[Value of µW h] = [Value of GeV] / 22469433.635737
[Value of GeV] = [Value of µW h] * 22469433.635737
GeV, or gigaelectron volt, is a unit of energy commonly used in the field of particle physics and high-energy physics. It is defined as the amount of kinetic energy gained or lost by an electron when it is accelerated through an electric potential difference of one billion volts (1 GeV = 10^9 electron volts). Since it is a convenient unit for describing the energies of subatomic particles, the GeV is typically used in the context of accelerators, such as the Large Hadron Collider, or particle detectors.
In terms of the SI unit for energy, the joule, one gigaelectron volt is approximately equal to 1.60217663 x 10^-10 joules. Due to the very small values of subatomic particle energies in joules, it is more convenient to use GeV as a more human-readable and practical unit for these energy levels.
µW h(microwatt hour)
A microwatt hour (µWh) is a unit of energy used to express small amounts of energy consumption or generation, especially in the context of low-power electronic devices or systems. It is a derived unit from the International System of Units (SI) and falls under the category of energy, work, or amount of heat.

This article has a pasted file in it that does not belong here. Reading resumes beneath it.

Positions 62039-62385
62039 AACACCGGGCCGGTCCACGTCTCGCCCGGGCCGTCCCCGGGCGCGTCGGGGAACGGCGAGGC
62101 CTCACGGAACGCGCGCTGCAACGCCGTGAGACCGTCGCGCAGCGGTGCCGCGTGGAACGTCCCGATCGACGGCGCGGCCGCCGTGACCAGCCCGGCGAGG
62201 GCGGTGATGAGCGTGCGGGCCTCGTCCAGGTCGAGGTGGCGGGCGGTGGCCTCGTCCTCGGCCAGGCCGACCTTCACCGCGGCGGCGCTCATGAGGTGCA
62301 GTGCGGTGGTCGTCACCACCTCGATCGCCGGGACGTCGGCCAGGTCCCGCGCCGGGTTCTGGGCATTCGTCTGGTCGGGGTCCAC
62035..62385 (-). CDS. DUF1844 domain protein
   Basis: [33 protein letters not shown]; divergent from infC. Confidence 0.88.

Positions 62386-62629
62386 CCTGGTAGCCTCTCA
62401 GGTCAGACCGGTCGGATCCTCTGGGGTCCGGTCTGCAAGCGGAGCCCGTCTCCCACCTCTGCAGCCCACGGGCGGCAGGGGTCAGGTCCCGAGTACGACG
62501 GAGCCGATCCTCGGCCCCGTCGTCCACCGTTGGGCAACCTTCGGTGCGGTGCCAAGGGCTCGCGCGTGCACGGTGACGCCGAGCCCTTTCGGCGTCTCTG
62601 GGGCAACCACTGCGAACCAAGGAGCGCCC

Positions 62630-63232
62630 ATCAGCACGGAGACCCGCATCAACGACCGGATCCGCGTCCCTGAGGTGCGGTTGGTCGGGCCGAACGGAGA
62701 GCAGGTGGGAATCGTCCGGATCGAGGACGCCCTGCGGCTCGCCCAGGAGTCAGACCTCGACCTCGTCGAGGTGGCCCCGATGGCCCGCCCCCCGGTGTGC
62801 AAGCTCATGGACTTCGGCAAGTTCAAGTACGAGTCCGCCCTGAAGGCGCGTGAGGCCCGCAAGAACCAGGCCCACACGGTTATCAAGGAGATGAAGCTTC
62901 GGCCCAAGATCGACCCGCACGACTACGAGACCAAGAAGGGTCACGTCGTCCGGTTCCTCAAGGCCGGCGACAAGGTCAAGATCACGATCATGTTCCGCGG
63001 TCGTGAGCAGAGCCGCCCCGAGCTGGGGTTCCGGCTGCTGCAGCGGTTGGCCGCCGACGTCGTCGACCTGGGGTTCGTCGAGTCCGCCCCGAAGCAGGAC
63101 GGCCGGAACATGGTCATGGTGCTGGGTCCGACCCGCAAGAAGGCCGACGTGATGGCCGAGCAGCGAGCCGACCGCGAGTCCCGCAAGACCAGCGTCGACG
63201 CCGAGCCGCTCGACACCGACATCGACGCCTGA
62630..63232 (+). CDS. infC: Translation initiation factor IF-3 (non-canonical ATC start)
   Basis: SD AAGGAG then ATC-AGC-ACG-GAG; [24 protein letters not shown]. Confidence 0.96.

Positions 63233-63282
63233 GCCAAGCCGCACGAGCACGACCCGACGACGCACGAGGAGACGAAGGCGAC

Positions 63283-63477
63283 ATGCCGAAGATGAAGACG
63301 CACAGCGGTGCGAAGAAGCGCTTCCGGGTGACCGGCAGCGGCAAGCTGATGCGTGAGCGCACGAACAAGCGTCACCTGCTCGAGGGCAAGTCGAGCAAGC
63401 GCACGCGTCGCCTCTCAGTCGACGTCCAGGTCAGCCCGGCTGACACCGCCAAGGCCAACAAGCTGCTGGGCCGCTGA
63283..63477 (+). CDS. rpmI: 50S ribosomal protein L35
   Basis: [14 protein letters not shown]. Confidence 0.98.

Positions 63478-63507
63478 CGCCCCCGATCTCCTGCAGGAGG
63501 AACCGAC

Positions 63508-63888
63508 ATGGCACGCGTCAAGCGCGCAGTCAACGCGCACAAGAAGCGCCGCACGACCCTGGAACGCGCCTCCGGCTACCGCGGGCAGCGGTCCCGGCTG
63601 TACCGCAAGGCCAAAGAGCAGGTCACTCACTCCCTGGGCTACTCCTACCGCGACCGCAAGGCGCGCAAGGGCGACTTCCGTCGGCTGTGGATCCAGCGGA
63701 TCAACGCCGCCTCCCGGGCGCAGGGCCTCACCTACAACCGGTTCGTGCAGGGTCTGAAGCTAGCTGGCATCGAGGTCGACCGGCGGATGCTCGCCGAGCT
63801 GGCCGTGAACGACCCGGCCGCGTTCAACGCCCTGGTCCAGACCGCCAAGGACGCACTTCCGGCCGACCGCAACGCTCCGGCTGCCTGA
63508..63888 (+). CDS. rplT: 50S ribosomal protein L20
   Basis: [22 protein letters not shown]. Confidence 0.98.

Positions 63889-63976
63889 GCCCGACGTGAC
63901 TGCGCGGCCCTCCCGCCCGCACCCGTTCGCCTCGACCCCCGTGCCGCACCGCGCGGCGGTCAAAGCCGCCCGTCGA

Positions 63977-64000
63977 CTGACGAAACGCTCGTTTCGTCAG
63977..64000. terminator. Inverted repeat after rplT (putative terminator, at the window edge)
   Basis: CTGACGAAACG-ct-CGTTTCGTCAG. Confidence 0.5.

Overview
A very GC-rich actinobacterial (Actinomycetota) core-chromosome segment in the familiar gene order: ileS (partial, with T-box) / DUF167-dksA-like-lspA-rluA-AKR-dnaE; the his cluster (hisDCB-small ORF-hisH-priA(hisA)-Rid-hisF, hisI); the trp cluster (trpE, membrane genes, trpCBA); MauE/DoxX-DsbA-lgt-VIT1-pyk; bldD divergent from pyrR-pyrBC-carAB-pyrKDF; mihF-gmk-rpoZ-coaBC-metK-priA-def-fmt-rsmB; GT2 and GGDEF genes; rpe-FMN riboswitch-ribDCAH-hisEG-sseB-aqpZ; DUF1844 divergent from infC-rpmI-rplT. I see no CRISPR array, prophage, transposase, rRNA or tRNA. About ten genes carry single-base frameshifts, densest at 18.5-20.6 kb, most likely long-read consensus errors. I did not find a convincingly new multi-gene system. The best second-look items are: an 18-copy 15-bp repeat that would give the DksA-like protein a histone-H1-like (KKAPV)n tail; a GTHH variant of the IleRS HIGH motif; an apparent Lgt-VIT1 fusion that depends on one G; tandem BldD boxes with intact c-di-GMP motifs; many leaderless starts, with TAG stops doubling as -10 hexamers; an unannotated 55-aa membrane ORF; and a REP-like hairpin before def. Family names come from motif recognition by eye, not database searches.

The microwatt hour (µWh) represents one millionth (10^-6) of a watt-hour (Wh), which is a widely recognized energy unit. A watt-hour is the amount of energy consumed or generated by a one-watt device operating for one hour. Therefore, one microwatt hour is equivalent to a one-microwatt (µW) device operating for one hour or using one millionth of a watt's worth of energy for one hour.
This unit of measurement is often used in various applications such as analyzing the energy consumption of electronic components like integrated circuits, sensors, and other low-power devices that operate in the microwatt range.
GeV and µW h Conversion Mapping Table